This bread stuffing, based on a James Beard recipe, may very well become your Thanksgiving staple for decades. First you make fresh bread crumbs: just whiz a few cups of slightly stale cubes of any of our artisan breads (crust and all, unless it’s super-hard) in a food processor. Keep the crumbs very, very coarse. Cook them with plenty of butter (yes, you can use olive oil) and good seasonings. Baked in a pan, this is delicious, with or without gravy. You could use it to stuff the turkey if you’d like — but once you've tried it cooked on its own, you won't look back.


  • ½ pound (2 sticks) butter
  • 1 cup chopped onion
  • ½ cup pine nuts or chopped walnuts
  • 6 to 8 cups coarse fresh bread crumbs(see tip)
  • 1 tablespoon minced fresh tarragonor sage leaves, or 1 teaspoon dried tarragon or sage, crumbled
  •  Salt and freshly ground black pepper
  • ½ cup chopped scallions
  • ½ cup chopped fresh parsley leaves


  1. Melt butter over medium heat in a large, deep skillet, Dutch oven or casserole. Add onion and cook, stirring, until it softens, about 5 minutes. Add nuts and cook, stirring almost constantly, until they begin to brown, about 3 minutes.
  2. Add bread crumbs and tarragon or sage and toss to mix. Turn heat to low. Add salt, pepper and scallions. Toss again; taste and adjust seasoning if necessary. Add parsley and stir. Turn off heat. (You may prepare recipe in advance up to this point; refrigerate, well wrapped or in a covered container, for up to a day before proceeding.)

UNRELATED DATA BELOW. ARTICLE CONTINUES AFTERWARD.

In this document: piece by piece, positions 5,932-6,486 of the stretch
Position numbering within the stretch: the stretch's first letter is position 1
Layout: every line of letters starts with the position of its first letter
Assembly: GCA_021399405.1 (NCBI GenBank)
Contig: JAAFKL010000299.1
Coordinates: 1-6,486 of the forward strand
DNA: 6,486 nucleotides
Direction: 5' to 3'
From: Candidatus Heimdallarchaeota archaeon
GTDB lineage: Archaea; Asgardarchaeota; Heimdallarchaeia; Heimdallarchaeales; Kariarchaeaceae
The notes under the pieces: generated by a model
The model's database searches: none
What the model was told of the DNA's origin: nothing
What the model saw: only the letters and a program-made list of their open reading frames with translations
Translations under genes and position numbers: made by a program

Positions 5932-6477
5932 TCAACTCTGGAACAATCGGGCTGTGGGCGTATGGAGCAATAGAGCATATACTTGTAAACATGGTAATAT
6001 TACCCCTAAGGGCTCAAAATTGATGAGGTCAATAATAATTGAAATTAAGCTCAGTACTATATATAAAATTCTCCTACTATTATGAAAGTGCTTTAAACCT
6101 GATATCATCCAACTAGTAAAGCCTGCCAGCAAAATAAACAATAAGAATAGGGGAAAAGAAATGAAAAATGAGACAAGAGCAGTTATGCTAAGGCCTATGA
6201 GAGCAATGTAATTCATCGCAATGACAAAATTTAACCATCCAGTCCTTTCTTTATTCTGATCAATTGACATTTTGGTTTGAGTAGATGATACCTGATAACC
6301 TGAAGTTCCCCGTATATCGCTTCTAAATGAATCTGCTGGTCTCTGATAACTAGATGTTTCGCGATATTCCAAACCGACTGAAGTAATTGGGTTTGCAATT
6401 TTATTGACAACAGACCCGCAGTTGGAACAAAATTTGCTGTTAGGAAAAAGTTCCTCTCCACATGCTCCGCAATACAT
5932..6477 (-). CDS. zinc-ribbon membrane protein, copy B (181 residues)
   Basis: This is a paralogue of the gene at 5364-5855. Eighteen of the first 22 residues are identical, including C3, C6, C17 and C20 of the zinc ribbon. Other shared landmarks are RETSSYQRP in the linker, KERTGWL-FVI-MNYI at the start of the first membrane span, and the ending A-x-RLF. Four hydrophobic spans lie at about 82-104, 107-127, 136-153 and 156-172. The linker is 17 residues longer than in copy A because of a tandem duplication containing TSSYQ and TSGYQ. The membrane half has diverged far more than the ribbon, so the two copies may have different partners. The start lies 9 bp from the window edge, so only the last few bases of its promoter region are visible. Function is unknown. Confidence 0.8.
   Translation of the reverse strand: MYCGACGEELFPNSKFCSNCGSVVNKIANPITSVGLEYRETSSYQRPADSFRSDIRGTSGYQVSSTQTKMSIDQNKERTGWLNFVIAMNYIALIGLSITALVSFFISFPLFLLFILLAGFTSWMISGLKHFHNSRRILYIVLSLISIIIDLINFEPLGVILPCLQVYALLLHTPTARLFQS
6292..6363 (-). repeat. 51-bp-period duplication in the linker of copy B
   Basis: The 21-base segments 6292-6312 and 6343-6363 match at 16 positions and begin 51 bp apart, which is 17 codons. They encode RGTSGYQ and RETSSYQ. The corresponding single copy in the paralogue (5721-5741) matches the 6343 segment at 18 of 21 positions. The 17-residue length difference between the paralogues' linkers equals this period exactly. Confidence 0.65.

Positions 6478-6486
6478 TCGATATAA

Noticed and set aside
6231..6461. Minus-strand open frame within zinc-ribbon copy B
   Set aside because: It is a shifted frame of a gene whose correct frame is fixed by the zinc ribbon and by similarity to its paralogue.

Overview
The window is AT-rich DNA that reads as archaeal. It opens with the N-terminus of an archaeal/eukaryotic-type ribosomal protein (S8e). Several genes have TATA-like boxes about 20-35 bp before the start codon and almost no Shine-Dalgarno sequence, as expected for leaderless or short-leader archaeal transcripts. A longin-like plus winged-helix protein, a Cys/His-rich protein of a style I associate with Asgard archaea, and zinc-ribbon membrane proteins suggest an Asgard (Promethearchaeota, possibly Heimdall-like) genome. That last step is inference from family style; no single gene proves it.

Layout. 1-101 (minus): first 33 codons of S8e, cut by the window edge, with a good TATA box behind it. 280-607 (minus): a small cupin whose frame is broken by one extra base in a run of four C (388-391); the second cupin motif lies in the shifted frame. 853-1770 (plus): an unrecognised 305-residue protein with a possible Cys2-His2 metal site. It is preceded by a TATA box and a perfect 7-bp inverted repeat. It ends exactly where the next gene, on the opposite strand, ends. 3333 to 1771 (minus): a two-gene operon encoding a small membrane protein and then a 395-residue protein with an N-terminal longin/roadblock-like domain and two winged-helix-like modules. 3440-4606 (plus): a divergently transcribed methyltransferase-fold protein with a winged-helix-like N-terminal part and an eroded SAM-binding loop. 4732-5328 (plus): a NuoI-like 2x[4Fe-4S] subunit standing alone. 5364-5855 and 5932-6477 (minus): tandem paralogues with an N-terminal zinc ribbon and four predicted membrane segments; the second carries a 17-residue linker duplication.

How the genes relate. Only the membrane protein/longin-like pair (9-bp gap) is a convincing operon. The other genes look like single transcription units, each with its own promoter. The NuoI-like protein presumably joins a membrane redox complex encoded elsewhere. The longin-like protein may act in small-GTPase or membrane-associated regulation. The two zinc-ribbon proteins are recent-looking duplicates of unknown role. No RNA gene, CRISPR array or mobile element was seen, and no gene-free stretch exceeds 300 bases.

3. Pack into chicken or turkey if you like before roasting, or roast in an ovenproof glass or enameled casserole for about 45 minutes, at 350 to 400 degrees; you can bake this dish next to the bird, if you like. (Or you can cook it up to 3 days in advance and warm it up right before dinner.)


  • To make the bread crumbs, tear our bread into chunks and put them in the container of a food processor; you may need to do this in batches. Pulse until you have coarse, irregular crumbs, no smaller than a pea and preferably larger.
Terry Ramsey